Glucagon receptor inhibition normalizes blood glucose in severe insulin-resistant mice
Haruka Okamotoa, Katie Cavinoa, Erqian Naa, Elizabeth Krumma, Sun Y. Kima, Xiping Chenga, Andrew J. Murphya, George D. Yancopoulosa, and Jesper Gromadaa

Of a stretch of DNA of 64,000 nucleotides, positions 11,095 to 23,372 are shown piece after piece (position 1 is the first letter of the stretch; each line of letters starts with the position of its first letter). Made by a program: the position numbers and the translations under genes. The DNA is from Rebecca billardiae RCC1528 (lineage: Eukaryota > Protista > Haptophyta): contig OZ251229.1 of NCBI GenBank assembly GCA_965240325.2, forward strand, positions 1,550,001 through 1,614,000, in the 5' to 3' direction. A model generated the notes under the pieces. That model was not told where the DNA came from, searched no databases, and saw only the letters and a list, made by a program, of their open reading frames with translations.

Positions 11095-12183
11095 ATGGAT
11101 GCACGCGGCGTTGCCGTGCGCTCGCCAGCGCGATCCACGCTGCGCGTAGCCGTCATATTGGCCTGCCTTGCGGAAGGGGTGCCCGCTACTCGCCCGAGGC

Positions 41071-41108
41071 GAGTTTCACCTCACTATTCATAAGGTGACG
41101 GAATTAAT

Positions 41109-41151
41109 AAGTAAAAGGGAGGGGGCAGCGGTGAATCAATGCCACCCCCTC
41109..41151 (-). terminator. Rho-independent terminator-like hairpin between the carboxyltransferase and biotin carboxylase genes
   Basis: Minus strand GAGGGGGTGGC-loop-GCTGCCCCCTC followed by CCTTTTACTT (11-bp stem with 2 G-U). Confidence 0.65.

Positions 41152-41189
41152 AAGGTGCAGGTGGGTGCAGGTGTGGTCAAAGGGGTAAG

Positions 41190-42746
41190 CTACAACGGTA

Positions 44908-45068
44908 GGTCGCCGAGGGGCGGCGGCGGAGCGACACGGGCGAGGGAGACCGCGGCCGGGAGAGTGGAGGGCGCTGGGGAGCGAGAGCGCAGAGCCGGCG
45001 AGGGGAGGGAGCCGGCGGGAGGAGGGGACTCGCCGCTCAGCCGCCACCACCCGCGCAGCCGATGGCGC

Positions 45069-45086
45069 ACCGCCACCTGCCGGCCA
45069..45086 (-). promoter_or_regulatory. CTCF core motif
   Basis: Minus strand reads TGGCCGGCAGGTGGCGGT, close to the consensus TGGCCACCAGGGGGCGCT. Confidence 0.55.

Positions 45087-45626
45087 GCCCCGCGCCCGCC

Inactivating mutations in the insulin receptor results in extreme insulin resistance. The resulting hyperglycemia is very difficult to treat, and patients are at risk for early morbidity and mortality from complications of diabetes. We used the insulin receptor antagonist S961 to induce severe insulin resistance, hyperglycemia, and ketonemia in mice. Using this model, we show that glucagon receptor (GCGR) inhibition with a monoclonal antibody normalized blood glucose and β-hydroxybutyrate levels. Insulin receptor antagonism increased pancreatic β-cell mass threefold. Normalization of blood glucose levels with GCGR-blocking antibody unexpectedly doubled β-cell mass relative to that observed with S961 alone and 5.8-fold over control. GCGR antibody blockage expanded α-cell mass 5.7-fold, and S961 had no additional effects. Collectively, these data show that GCGR antibody inhibition represents a potential therapeutic option for treatment of patients with extreme insulin-resistance syndromes.